Green remarks, "When we first met with Anton, his vision for the piece very much suited Martin's original book, and we liked his articulated visual sense of the material."
Wingate notes, "Inevitably, after all these years, there had to be updates to the material. We had to do that more than once. What's happened is that the movie got much closer to the feel of the novel, much leaner and as a result stronger."
By the end of the decade, Carey reports, "Anton had become the linchpin, the one whose involvement got this to jell. In our conversations with him, it was clear that he envisioned this to be at once a classically framed and told film as well as a contemporary one in the style and the shooting."
Producer Grant Heslov, who joined the project in 2008, notes, "Because Anton comes from the world of photography, he is able to compose his frames in a striking way - something that many directors spend their entire careers striving to achieve.
"But he also brings a perspective where he doesn't see anything straight on; everything comes from a bit of an odd angle, which is a plus."
Screenwriter Rowan Joffe came to, and at, the material from several angles. He comments, "When Anton, Anne, and Grant asked me to write The American, I was thrilled at the chance to adapt such a morally rich, visually arresting, and unusual novel. Though there had been several previous scripts, I decided to start completely afresh, inspired by Anton's brilliant idea to re-conceive the story as a kind of contemporary Western.
"With that in mind, I wove together my favorite passages from the book, simplifying the overall structure into a character-motivated thriller with a streamlined plot, a powerful redemptive theme, very spare dialogue, and a wild Italian landscape that acts like a character in its own right, exerting its transformative, melancholy beauty on our hero and assisting him in his journey to redemption. George Clooney's interest in my first draft allowed me to continue refining subsequent drafts with him in mind; that was a considerable dramatic boon for the script as well as a rare opportunity to craft a character for one of the greatest movie actors alive."
For Corbijn, the question of just where to film in - as called for in the script - Italy was critical to pre-production planning. He reflects, "The surroundings had to be a character in the movie. I had a clear idea of how the landscape should look, and I wanted to use towns and villages as a back lot." Accordingly, the filmmakers were loath to attempt "casting" another country instead.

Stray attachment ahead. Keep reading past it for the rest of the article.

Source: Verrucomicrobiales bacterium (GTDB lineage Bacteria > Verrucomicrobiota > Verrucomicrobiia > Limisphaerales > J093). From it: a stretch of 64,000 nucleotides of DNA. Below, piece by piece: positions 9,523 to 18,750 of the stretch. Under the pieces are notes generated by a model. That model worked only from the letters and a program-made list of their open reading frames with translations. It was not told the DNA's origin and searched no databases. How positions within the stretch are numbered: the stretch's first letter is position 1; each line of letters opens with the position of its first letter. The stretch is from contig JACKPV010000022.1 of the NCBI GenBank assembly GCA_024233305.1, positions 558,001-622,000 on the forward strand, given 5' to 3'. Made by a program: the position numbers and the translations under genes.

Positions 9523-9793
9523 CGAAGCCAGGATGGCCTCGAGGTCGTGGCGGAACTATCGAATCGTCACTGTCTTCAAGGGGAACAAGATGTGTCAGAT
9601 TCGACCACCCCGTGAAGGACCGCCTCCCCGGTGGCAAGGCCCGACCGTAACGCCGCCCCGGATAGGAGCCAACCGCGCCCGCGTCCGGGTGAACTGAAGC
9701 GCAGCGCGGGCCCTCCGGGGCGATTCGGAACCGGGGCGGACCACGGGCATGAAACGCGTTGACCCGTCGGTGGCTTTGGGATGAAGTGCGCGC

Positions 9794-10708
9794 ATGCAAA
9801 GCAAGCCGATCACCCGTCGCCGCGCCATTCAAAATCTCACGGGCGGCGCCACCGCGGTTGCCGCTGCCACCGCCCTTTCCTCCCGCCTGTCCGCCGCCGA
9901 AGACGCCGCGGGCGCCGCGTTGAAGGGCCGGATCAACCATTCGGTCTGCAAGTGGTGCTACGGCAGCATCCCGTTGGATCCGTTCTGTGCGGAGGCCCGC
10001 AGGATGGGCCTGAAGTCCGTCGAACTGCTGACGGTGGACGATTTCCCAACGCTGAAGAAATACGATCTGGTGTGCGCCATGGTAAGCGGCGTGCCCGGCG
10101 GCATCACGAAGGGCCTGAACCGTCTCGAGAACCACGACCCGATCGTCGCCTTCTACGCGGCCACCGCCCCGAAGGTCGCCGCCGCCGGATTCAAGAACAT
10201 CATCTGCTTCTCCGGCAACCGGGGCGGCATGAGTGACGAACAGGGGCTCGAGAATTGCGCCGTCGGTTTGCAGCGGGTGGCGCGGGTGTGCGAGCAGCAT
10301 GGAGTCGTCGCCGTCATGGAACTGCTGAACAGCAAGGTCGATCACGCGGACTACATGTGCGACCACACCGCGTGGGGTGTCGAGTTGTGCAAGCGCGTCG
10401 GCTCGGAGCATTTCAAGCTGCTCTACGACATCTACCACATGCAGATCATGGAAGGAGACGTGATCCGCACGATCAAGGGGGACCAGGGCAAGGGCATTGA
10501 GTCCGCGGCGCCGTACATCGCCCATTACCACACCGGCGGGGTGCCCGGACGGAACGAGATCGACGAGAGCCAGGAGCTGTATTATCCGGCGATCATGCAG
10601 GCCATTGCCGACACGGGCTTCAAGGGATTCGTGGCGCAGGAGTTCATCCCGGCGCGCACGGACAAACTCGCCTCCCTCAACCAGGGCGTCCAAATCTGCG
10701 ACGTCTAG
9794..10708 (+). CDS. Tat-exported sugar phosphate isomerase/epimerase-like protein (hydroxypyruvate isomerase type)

The name of the movie, however, did change; after going by the novel's title, Corbijn baptized the film as Il Americano before it finally became The American.
In terms of specific Italy locales, all concerned had been transfixed by Abruzzo, a mountainous region located east of Rome and spreading from the base of the Apennine range of mountains towards the Adriatic Sea. Remote and majestic, the area is "a raw environment, an honest landscape of a type that is rarely seen in movies," marvels Corbijn.
By the winter of 2008, the filmmakers had chosen their Abruzzo locations, as Corbijn and Joffe together and, prior, Carey had all made scouting trips. Then, on April 6th, 2009, the Abruzzo region was hit by an earthquake. There were over 300 casualties; 60,000 people were suddenly homeless; and many parts of the ancient town of L'aquila - less than 70 miles northeast of Rome - lay in ruins.
It was also on April 6th that Corbijn was meeting with Clooney to finalize the latter's plans to produce and star in the movie. Corbijn remembers, "We discussed our shared hope that filming The American would help to boost the region economically, what with the money spent during production and the finished film encouraging tourism in the future."
Executive producer Enzo Sisti adds, "I started with the production in April. Everyone - Anton, George, Focus Features - was saying, 'We must go with Abruzzo. They need a film like this, and our movie needs a beautiful region like this.'"
Wingate notes, "The atmosphere gives you a different view and a different feel; it's not the pretty Tuscany or Umbria, or the beautiful Florence or Rome, of so many movies."